The Innocence Project has a suggestion for a law that should exist, but doesn’t. I’m Amy E. Feldman.
It was an episode of the TV show MythBusters that helped John Galvan, a man wrongly convicted of murder by arson, to be exonerated after spending 35 years in prison. On the show, which Mr. Galvan was watching from jail, the hosts tried to recreate a common Hollywood movie scene in which a character throws a cigarette onto gasoline, igniting a fire, which was what Mr. Galvan was convicted of doing.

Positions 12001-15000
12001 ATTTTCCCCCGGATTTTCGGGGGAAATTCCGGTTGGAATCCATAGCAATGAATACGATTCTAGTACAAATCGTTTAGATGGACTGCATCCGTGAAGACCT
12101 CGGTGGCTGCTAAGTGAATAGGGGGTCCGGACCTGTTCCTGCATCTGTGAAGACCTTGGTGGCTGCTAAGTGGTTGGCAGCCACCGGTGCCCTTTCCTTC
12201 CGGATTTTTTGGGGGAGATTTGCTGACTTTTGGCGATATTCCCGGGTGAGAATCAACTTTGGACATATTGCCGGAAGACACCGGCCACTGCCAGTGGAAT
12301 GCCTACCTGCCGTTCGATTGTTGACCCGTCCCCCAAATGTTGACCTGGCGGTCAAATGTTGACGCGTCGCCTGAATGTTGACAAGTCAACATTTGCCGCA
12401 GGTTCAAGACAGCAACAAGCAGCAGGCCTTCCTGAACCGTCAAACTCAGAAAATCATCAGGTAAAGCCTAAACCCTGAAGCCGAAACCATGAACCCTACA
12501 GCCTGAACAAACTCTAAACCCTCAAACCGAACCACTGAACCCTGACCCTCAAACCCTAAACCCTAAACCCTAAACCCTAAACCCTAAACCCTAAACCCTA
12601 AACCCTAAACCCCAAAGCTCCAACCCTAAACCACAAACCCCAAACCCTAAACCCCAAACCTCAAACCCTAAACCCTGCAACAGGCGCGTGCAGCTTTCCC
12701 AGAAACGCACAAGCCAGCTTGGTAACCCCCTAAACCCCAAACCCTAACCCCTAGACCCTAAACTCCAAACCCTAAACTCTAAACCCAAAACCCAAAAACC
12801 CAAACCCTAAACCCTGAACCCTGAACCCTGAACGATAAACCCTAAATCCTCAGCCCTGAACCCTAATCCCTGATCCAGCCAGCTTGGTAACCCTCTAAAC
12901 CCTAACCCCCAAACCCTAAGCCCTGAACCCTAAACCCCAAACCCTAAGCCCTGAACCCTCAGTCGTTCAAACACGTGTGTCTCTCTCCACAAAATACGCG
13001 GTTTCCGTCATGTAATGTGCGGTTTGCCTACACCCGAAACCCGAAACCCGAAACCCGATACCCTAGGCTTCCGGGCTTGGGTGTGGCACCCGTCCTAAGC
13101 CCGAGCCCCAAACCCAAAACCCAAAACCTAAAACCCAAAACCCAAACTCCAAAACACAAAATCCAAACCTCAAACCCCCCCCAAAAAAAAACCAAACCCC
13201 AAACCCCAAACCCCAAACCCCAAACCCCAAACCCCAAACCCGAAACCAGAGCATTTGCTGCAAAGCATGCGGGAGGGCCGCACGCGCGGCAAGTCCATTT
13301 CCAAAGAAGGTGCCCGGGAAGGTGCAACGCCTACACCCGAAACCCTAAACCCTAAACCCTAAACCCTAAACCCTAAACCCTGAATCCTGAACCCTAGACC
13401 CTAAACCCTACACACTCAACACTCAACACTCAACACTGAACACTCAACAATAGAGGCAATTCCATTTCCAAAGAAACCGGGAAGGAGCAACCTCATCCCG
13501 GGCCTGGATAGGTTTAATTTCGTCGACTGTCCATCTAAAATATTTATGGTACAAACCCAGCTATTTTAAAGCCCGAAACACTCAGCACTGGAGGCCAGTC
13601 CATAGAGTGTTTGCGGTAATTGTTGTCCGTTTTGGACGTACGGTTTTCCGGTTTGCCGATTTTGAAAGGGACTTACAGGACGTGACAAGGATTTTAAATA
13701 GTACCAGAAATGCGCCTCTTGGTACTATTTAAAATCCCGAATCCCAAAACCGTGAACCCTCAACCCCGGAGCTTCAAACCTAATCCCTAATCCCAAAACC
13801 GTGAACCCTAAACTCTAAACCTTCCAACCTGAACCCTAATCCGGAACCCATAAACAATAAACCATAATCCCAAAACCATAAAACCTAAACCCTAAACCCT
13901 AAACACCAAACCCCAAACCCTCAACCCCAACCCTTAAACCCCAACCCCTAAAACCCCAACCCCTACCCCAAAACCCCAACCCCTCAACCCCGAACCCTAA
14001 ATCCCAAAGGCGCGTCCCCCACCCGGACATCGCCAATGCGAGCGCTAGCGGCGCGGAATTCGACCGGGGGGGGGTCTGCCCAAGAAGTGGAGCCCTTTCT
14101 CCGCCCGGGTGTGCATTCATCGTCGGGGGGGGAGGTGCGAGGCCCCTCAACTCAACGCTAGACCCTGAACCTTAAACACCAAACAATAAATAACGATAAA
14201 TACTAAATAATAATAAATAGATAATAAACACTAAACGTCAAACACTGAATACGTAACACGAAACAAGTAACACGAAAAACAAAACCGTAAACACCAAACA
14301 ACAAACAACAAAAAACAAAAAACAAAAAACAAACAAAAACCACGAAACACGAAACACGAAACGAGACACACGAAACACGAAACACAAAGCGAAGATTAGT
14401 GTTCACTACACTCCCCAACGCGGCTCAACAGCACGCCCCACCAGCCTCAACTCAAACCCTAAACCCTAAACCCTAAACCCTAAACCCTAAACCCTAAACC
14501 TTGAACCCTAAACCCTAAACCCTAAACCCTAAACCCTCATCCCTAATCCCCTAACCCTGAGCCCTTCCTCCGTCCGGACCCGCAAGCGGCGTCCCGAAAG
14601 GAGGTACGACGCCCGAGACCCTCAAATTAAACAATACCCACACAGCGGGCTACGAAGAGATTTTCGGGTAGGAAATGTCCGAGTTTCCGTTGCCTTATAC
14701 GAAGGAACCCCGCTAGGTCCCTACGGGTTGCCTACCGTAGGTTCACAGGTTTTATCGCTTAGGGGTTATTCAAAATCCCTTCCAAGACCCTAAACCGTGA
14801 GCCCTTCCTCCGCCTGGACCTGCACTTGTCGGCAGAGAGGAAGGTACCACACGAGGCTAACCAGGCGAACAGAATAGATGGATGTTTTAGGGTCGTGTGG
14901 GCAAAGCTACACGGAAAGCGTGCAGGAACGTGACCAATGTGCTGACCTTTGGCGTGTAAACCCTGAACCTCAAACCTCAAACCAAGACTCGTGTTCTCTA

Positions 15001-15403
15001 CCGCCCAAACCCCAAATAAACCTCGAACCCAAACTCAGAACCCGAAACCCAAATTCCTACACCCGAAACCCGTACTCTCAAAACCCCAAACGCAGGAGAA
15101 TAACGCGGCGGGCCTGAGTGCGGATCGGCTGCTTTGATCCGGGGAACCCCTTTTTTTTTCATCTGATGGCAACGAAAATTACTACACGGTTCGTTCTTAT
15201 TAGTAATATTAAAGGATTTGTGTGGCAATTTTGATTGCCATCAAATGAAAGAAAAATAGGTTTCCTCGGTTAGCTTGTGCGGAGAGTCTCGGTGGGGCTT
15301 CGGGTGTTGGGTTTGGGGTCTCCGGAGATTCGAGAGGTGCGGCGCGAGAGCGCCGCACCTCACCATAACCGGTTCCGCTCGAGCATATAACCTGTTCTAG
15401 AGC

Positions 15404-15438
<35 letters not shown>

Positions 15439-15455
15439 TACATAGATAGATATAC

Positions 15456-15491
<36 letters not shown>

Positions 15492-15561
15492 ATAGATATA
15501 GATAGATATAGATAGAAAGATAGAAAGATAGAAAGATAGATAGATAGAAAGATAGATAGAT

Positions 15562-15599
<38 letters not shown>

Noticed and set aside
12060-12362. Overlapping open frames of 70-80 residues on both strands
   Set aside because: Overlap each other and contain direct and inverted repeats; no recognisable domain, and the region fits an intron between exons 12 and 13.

MythBusters couldn’t get the cigarette to ignite the gas, nor could the Bureau of Alcohol, Tobacco, Firearms, and Explosives even after making two thousand attempts, proving it’s not possible. But he couldn’t get an appeal at first because even after forensic methods are debunked as junk science there is no legal mechanism to require convictions based on those methods to be reevaluated. Now that Mr. Galvan has been exonerated with the help of the Innocence Project, he may be a passionate voice to create such a law.
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